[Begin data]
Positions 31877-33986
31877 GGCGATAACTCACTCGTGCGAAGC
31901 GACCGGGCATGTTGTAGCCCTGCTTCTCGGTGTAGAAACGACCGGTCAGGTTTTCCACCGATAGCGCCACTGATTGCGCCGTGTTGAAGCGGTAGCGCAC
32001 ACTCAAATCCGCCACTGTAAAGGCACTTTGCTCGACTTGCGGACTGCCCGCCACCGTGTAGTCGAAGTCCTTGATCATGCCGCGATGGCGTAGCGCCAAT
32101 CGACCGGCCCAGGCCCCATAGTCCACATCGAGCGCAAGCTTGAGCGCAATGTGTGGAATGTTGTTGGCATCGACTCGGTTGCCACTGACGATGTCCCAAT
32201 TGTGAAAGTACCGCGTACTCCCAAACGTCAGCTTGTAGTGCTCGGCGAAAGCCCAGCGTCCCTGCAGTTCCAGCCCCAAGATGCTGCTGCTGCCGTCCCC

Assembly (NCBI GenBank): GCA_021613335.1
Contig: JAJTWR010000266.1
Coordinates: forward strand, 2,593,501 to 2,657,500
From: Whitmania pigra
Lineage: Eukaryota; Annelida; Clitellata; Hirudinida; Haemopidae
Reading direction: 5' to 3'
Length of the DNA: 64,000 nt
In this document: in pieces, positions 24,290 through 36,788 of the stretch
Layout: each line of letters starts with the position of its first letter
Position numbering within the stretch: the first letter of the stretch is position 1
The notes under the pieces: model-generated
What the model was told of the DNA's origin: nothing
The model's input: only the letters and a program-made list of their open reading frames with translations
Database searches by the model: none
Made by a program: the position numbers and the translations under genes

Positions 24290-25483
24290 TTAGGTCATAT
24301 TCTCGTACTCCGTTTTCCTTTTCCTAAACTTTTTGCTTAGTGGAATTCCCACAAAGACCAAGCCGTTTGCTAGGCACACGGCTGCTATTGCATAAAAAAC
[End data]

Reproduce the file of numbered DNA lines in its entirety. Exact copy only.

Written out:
Positions 31877-33986
31877 GGCGATAACTCACTCGTGCGAAGC
31901 GACCGGGCATGTTGTAGCCCTGCTTCTCGGTGTAGAAACGACCGGTCAGGTTTTCCACCGATAGCGCCACTGATTGCGCCGTGTTGAAGCGGTAGCGCAC
32001 ACTCAAATCCGCCACTGTAAAGGCACTTTGCTCGACTTGCGGACTGCCCGCCACCGTGTAGTCGAAGTCCTTGATCATGCCGCGATGGCGTAGCGCCAAT
32101 CGACCGGCCCAGGCCCCATAGTCCACATCGAGCGCAAGCTTGAGCGCAATGTGTGGAATGTTGTTGGCATCGACTCGGTTGCCACTGACGATGTCCCAAT
32201 TGTGAAAGTACCGCGTACTCCCAAACGTCAGCTTGTAGTGCTCGGCGAAAGCCCAGCGTCCCTGCAGTTCCAGCCCCAAGATGCTGCTGCTGCCGTCCCC

Assembly (NCBI GenBank): GCA_021613335.1
Contig: JAJTWR010000266.1
Coordinates: forward strand, 2,593,501 to 2,657,500
From: Whitmania pigra
Lineage: Eukaryota; Annelida; Clitellata; Hirudinida; Haemopidae
Reading direction: 5' to 3'
Length of the DNA: 64,000 nt
In this document: in pieces, positions 24,290 through 36,788 of the stretch
Layout: each line of letters starts with the position of its first letter
Position numbering within the stretch: the first letter of the stretch is position 1
The notes under the pieces: model-generated
What the model was told of the DNA's origin: nothing
The model's input: only the letters and a program-made list of their open reading frames with translations
Database searches by the model: none
Made by a program: the position numbers and the translations under genes

Positions 24290-25483
24290 TTAGGTCATAT
24301 TCTCGTACTCCGTTTTCCTTTTCCTAAACTTTTTGCTTAGTGGAATTCCCACAAAGACCAAGCCGTTTGCTAGGCACACGGCTGCTATTGCATAAAAAAC